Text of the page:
4. At present, most traditional export tree crops are coffee, cocoa and palm oil. Although the producers are price takers, they enjoy reasonable market demand in overseas markets. This is partly due to the quality of our products and partly to preferential quotas in the European market. However, this quota system may cease soon if current negotiations for extension are unsuccessful and PNG commodities will then be exposed to open international competition. If PNG is to maintain and improve its share in such an open market, these commodities will need to be produced with much higher efficiency in terms of improved productivity and quality.
5. Most food crops produced in PNG are perishable, bulky, have high volume for weight, and are seasonally produced. They, therefore, face a demand which is limited by timing, a low price range, low-income consumers and type of markets. Much is sold as fresh and raw produce in domestic, mostly local markets. These commodities need to be processed and preserved in appropriate forms to convert them into products with higher and more diversified demand in both domestic and overseas markets. Whilst the demand for undifferentiated commodities (eg sweet potato, taro, yam, coconut, etc) is low, demand for differentiated products (eg noodles, flour, oil, etc) can be high.
6 Products such as bio-fuel, bio-fertilisers, bio-pesticides, organically grown foods, and specific vitamin rich foods can also be targeted to meet or create demand, often in niche markets. There are several such products for which PNG has specific comparative advantage and these can be promoted.
7. Additional demand can also be realised through improvements in linkages between production and consumption, the integration of demand and supply, market efficiencies and improved or innovative market channels and systems. This will require better understanding of demand and supply parameters, projections and predictions in both domestic and overseas markets. There is also a need to have free flow of market information for competition, developed marketing infrastructure and facilities, entrepreneurship, understanding of international trade and attention to quarantine issues.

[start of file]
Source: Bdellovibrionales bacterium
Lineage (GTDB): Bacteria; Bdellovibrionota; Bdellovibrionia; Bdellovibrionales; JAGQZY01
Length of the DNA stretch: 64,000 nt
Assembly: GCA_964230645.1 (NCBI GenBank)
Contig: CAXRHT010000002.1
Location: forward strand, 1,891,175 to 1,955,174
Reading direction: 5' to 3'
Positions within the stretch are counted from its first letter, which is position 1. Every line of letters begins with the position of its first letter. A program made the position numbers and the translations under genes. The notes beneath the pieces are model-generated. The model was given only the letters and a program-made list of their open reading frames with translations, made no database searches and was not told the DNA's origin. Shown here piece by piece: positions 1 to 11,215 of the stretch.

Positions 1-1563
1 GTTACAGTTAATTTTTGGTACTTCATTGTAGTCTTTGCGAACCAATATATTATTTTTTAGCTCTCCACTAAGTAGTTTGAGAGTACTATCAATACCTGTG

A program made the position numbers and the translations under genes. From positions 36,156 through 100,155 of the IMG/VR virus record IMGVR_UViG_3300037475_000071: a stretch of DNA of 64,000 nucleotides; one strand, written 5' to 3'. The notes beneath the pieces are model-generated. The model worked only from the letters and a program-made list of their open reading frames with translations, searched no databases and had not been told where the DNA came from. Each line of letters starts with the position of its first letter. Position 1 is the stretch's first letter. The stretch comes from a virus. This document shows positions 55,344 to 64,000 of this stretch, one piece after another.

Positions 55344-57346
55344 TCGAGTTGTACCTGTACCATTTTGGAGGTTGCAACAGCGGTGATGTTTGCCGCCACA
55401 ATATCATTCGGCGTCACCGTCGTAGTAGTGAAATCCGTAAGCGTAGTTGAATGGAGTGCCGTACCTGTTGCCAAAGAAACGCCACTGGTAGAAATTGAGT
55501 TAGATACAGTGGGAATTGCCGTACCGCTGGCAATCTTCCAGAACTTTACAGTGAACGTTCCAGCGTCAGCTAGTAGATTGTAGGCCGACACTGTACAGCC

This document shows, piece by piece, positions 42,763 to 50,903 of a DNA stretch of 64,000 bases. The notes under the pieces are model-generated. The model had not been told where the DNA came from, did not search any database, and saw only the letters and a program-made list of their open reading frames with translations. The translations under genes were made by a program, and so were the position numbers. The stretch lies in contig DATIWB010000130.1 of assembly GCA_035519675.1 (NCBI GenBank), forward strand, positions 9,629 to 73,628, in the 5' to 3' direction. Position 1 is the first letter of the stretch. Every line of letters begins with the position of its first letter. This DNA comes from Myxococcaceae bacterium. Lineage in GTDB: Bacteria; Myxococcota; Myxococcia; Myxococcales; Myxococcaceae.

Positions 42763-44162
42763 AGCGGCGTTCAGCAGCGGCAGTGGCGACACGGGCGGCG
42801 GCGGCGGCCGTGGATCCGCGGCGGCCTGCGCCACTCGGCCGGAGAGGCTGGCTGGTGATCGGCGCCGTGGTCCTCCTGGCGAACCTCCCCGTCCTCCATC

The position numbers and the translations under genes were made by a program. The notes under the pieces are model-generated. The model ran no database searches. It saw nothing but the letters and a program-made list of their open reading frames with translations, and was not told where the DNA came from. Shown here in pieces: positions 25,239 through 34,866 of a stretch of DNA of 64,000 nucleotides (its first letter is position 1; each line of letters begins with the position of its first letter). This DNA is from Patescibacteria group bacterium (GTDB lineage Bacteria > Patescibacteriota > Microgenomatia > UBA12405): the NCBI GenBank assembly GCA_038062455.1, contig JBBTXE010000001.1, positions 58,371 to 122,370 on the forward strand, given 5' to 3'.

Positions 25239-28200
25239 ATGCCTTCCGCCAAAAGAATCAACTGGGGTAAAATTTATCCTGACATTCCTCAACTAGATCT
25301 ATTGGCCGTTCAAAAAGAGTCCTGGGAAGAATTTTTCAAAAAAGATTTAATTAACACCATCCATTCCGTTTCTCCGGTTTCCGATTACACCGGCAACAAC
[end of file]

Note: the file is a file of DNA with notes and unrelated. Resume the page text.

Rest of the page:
8. Besides the generation of additional demand, there is an immediate need to convert available demand within the country into realised demand. Cases in point are those of rice and livestock feed ingredients. Demand for these commodities can be enhanced many fold through improved technologies, training, material supply, improved marketing, post-harvest processing, credit availability and marketing efficiency.
In summary, robust market demand for agricultural products is basic for agricultural growth and development in PNG. Such demand needs to be assured in innovative ways through research, technology intervention, market development and appropriate policies.
Next week’s article will focus on linking farmers to markets.